After using the machine, we went over the marks with another layer of pen to see exactly what kind of pattern the machine made.
The structure and movement of this prototype were simpler and stronger than the original drawing machine #1. We also focused more on craft in order to try and make the gears and overall mechanism work more smoothly. One thing we noticed was that the placement of the gears was crucial. If the gears were placed too close together they would be too tightly squeezed and slowly come off the axis. On the other hand, if the gears were too far apart, they would touch and rotate properly. We felt that for this prototype, we were able to clean up the overall structure a lot, but the mark that was created was too simple and not interesting enough compared to the complexity of the machine.
For this prototype we focused a lot on creating a more complicated mark. We wanted to create a movement very similar to that of drawing machine #1 minus to string pulling the pens inward. We found ways to simplify the wiggling mechanism; we used only two pens so the pen holder had more room for movement and we used only one arm to push and pull the pen holder.
We tried to use as little glue as possible; we used cardboard tabs to connect the two main body pieces, created a plus shaped staff to prevent the gear from turning, and rolled little rods as pivot points. We also created a sturdy platform for the bottom of the gear to keep it from wobbling around while turning.
This prototype still had some structural and craft issues — the gears and arms, being off center, caused the entire machine to tilt to one side. Also, the small pieces of cardboard, named the x-shaped rods wore down after multiple uses. We still had problems getting the gears to work continuously and to connect well.
For the final machine, we wanted to try a different way of creating the “wiggling” motion; we created a mechanism to flap the pens back and forth.
We used all the same techniques from previous prototypes to minimize glue use and create a sturdy machine — creating x rods, using rolled up pieces of cardboard instead of chopsticks as the turning axis for gears.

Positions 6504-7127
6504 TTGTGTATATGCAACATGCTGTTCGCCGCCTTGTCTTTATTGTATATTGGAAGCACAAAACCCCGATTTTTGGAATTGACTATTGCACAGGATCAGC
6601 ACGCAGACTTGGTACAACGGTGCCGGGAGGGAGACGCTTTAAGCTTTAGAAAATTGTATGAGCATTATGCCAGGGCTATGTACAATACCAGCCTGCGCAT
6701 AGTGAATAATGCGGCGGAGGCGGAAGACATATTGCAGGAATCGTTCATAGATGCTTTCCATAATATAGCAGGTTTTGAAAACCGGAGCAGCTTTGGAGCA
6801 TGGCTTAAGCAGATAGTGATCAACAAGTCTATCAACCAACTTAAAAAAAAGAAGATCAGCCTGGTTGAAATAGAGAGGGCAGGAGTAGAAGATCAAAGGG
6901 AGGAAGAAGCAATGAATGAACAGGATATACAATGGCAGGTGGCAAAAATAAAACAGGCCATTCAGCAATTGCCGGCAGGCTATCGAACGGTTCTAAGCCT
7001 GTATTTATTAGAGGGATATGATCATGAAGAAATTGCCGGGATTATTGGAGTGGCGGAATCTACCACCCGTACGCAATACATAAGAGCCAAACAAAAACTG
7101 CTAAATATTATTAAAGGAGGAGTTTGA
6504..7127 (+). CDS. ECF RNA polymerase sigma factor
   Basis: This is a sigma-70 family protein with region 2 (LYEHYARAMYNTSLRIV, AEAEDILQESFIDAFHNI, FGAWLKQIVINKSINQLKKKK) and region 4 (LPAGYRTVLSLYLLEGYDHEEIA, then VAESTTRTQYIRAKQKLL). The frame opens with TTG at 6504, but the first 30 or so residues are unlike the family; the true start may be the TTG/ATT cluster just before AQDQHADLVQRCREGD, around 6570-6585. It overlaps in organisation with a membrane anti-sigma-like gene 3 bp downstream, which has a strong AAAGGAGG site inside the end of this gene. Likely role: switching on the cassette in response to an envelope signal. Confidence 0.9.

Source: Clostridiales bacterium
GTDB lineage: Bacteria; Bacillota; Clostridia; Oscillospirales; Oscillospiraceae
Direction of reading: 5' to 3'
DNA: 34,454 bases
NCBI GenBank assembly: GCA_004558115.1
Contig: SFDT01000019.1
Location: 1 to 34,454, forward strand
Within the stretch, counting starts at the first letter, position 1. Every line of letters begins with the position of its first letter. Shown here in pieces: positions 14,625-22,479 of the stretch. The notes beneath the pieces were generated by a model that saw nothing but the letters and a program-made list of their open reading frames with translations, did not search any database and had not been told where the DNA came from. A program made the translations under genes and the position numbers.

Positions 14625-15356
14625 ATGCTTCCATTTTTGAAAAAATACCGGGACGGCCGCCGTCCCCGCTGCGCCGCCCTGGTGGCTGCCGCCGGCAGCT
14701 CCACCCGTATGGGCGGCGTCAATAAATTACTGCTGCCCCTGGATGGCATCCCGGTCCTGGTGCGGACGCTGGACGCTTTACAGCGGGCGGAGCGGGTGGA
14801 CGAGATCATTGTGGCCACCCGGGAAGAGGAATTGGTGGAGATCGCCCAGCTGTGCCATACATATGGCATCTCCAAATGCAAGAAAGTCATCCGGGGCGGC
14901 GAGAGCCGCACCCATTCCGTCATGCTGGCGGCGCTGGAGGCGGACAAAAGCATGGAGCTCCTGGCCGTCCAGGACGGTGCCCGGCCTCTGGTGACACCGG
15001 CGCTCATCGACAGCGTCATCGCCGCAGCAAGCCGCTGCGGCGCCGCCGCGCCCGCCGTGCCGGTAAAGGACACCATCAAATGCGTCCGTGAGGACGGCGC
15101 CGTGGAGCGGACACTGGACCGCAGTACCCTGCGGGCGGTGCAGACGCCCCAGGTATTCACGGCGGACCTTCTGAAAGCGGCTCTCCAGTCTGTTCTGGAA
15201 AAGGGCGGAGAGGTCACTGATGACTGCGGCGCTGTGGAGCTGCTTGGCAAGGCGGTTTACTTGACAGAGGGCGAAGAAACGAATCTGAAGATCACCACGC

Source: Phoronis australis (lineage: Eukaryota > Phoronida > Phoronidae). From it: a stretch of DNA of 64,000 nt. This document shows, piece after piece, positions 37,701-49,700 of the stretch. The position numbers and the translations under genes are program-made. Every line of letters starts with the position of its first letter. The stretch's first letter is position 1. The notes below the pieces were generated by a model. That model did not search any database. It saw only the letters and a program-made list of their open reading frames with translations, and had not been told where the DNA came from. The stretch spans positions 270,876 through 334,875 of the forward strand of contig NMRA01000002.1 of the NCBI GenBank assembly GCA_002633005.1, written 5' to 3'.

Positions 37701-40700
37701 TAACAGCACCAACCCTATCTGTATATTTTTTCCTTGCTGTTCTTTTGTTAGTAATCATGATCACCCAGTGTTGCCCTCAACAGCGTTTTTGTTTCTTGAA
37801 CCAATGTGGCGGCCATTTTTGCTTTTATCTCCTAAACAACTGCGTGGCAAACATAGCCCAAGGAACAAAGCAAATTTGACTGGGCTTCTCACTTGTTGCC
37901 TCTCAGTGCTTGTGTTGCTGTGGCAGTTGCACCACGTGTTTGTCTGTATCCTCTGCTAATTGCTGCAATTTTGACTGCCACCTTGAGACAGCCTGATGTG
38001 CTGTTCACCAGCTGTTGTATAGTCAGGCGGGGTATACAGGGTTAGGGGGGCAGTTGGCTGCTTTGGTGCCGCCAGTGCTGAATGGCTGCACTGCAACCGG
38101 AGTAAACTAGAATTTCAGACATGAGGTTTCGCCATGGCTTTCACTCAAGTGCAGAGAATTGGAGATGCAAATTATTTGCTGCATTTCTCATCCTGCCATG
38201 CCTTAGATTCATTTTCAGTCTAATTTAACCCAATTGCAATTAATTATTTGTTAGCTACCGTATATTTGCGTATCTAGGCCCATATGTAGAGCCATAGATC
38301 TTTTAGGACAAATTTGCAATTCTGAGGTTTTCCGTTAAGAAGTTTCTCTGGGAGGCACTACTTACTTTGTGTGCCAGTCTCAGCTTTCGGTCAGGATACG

For the gears, we chose to fill the gaps in the corrugated cardboard with paper to make the gears stronger and less likely to be flattened.
Instead of the using the thick tabs of folded up cardboard, we create tiny cut out, hook tabs. We found that this way was much tighter and also kept the two cardboard pieces from being crushed, worn down and weakened when being connected together. We also used many bi fold pins as sort of bumpers on each end of the rods to prevent the gears and arms and various parts from sliding off. Lastly, we reinforced a lot of the cardboard parts by creating double layered parts.
The mark is dark and clear. The wiggling motion creates a flower/star pattern in the circle.
The entire machine can also be disassembled into smaller parts.
During the process of building this project, my partner and I had a number of obstacles and creative blocks. Although we were able to create a final product, there are some things that I believe can still be changed or that I would do differently. For starters, I believe that our product strayed from the prompt of the assignment. For this assignment, I believe it was important to consider the mark of the mechanism and the movement. My partner and I did explore a few different marks and movements, but we got hooked on the idea of using gears and on our first prototype. Instead of focusing on things like making the material happy or exploring various simple devices, we focused a lot on refining on original prototype. We focused so much on creating a mechanism that worked smoothly that we overcomplicated our device.
Also, working with a partner was a challenge. We often had differing opinions and ideas that would make it difficult to progress and move on with the assignment. At the same time, these “arguments” ad debates, I believe, helped us develop and create a well thought out final device. By working with a partner, I was introduced to different takes on the assignment and different views on how to make a mechanism and/or mark. We both brought a variety of ideas to the table and had differing specialties and skills, which was very beneficial throughout the process of creating a device.